Just before the interview Nadim, the interim Chair at Nottingham Trent, took a picture of Bad Al behind his back. He noticed this and said to Nadim that he doesn't have to be all secretive about taking photos of him. Nadim then said, in the most creepy way possible, "I'm stalking you from afar". There's a register for people like Nadim I think and it's not the Team 2015 mailing list; it's the Labour Party membership database (he clearly loves Alastair Campbell so much).
|Nadim's stalker photo.|
Anyway on to the Interview. Bad Al is infamous for Iraq so I wanted to ask him about Syria and what he thought about military intervention.
Bad Al: "When Assad used chemical weapons and Obama was saying chemical weapons was a red line and the red line has been crossed he's got to do something about it. As things have turned out maybe that we end up with a situation where Assad is disarmed and there won't need to be military action. But I think that it still remains to be seen because I think the Russians are playing quite a tricky and clever game. But I think there is no doubt that in America and in Britain and in most major democracies the appetite for putting the military at any sort of risk is small. This is partly down to people's feelings about Iraq and Afghanistan; there's too much war and people cannot necessarily understand the link. It still remains to be seen how this will work out but we cannot be too complacent. Added to this is the way people mock George Bush when talking about the War on Terror but as you saw in Nairobi there is a sense this being a really tricky point in history."
I then asked him again about whether the hesitation on Syria was actually a good thing.
Bad Al: "When it happened it must be fair to say I was closer to the Cameron position than the Labour position because of the point about the red line. I think if the leader of the developed world and western world says red line and after the red line is crossed nothing happens then it will be very difficult. But like I say, sometimes things don't necessarily pan out as you envisaged then and what Putin did very, very, and I hate to say it, very cleverly was he got the Syrians into a position. Meanwhile Obama is developing this trap on Iran which is quite interesting."
Bad Al: "Well I don't buy this idea that a government taking action to address the fact the energy market is not serving the consumer as left wing. I think the one thing that happens in this country is the right wing still has the ability to get out that message because most newspapers are owned by very right wing, tax exiled, billionaires. To me Ed Miliband's speech was not a lurch to the Left at all I thought if anything it was one of the most centrist speeches he made. For example if you go back to 1997 we did the New Deal. With the privatised utilities we taxed what we deemed to be the excess profits, which to a free market Capitalist you would say how can you have an excess profits? We labelled the excess profits put a windfall tax on it and we used the money to fund a youth employment programme. Now by the Right Wings definition of Ed Miliband our policy was way to the Left of his. So I don't by that at all."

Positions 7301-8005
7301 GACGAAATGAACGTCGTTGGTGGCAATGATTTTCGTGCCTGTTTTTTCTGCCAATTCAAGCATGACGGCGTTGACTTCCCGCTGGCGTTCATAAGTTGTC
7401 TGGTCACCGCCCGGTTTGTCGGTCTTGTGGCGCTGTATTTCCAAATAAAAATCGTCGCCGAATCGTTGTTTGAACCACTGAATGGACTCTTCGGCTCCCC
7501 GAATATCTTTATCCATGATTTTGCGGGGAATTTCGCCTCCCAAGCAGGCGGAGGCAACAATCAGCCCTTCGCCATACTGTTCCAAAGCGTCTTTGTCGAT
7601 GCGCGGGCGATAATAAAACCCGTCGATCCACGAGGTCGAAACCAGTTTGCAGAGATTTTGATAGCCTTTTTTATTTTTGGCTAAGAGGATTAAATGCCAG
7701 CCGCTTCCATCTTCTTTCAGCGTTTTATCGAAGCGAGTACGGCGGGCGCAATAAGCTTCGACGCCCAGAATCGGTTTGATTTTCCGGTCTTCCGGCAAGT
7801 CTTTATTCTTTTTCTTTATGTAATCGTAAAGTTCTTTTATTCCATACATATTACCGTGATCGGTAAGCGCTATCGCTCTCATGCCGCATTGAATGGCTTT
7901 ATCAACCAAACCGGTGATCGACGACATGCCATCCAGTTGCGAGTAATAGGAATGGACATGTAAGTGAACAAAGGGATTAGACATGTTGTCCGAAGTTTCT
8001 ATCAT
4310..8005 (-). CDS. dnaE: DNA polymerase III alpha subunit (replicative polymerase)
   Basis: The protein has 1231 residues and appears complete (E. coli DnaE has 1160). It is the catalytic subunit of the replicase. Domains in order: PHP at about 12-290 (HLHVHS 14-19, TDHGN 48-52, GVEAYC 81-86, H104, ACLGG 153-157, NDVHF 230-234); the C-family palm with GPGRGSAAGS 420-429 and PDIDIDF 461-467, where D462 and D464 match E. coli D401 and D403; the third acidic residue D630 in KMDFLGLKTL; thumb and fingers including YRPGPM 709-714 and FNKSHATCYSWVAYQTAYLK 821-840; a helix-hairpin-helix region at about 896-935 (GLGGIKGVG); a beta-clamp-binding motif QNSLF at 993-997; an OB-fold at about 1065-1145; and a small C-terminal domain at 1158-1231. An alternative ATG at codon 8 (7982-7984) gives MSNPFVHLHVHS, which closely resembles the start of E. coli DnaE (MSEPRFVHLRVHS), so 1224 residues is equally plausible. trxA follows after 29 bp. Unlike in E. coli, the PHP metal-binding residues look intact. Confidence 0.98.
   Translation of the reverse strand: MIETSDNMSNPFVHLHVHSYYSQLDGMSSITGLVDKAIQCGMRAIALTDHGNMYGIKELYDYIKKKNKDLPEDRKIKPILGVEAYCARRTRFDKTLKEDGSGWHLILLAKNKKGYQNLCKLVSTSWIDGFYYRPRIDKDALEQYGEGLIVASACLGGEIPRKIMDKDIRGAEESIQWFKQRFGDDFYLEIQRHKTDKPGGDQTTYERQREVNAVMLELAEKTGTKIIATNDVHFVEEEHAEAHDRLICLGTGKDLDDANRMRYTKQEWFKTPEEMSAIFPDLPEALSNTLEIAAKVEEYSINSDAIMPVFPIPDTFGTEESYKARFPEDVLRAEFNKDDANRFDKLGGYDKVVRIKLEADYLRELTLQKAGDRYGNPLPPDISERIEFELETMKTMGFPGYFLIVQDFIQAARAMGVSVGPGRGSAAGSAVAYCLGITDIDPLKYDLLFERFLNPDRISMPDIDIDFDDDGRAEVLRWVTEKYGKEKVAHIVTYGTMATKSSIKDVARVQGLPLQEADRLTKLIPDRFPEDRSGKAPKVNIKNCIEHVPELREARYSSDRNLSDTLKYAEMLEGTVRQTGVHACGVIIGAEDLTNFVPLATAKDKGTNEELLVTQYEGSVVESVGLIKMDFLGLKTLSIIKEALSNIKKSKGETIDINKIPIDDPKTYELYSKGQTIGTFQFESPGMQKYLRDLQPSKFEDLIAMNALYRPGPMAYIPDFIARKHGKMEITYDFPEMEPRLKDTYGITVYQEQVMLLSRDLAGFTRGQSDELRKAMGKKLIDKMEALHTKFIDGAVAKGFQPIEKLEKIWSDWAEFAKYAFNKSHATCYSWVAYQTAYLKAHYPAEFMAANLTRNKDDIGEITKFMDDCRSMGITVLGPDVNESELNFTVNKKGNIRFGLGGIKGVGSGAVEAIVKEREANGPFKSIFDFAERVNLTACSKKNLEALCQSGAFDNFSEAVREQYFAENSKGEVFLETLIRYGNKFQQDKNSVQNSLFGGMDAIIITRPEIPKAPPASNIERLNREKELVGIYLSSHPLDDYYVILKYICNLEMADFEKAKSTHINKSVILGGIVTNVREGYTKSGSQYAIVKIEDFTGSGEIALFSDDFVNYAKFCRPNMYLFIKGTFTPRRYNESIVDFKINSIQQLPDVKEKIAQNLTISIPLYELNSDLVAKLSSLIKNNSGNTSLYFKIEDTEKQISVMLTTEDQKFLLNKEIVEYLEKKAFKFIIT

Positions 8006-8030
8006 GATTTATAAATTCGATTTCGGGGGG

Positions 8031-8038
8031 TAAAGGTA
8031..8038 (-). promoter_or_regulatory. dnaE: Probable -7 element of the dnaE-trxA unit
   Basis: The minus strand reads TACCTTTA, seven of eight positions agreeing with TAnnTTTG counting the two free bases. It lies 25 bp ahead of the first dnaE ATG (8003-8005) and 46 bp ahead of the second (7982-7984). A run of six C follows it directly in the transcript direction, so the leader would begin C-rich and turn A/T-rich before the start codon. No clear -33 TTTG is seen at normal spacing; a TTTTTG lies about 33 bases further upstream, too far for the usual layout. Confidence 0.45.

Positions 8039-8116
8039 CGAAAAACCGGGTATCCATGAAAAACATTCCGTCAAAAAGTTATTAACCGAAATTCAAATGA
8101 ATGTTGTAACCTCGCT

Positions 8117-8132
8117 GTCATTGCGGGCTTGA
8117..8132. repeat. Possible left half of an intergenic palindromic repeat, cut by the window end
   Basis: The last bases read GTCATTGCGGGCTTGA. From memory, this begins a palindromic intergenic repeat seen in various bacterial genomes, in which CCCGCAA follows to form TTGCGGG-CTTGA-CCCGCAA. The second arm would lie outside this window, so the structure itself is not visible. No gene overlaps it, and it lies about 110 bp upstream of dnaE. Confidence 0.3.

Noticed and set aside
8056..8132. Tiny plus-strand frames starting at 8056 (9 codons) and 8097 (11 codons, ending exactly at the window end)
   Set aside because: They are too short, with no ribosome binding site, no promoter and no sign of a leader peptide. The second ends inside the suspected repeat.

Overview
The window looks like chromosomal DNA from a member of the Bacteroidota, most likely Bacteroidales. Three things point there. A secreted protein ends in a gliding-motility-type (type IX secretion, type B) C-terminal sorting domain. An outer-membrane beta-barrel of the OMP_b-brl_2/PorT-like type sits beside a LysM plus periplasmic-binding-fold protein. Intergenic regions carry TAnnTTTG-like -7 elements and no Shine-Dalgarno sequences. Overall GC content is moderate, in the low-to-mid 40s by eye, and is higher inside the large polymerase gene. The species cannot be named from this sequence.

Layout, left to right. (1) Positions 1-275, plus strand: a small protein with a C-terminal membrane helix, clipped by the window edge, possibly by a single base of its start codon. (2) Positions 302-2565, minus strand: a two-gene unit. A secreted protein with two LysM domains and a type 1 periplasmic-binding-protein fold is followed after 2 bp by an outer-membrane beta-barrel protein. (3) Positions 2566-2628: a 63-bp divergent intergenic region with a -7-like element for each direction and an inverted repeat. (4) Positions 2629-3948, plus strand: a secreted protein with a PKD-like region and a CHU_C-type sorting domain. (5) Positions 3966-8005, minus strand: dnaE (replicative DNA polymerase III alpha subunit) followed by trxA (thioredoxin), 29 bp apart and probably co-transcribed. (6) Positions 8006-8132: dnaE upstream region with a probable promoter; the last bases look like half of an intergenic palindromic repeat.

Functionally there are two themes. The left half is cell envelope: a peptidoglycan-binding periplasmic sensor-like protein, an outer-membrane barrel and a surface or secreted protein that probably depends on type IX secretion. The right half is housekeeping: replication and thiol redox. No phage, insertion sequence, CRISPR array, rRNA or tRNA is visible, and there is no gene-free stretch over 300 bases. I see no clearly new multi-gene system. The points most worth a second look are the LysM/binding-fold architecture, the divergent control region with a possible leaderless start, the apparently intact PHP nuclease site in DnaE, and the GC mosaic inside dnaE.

I then said to Alastair Campbell that Red Ed at least has a PR problem which is a major road block to him being elected.
Bad Al: "My experiences is that once people start to say perception then people are not listening to the real argument. He will get viciously attacked by the right wing media same as Neil Kinnock did and Michael Foot did."
Bad Al: "But, my point is the way the world has changed, the way the media world has changed. I think it's much easier for politicians to get the message out without that because of the Twittersphere because of the social networks and so on. I'll give you an example from last week when ASDA and Tesco were selling these mental patient Halloween costumes, we got them taken off the shelves in three hours through Twitter."
My thanks goes to Alastair Campbell for giving me this interview. He was very kind in person; but never forget what he did in the Blair Government. Him and Damien McPosion are responsible for some very nasty politics.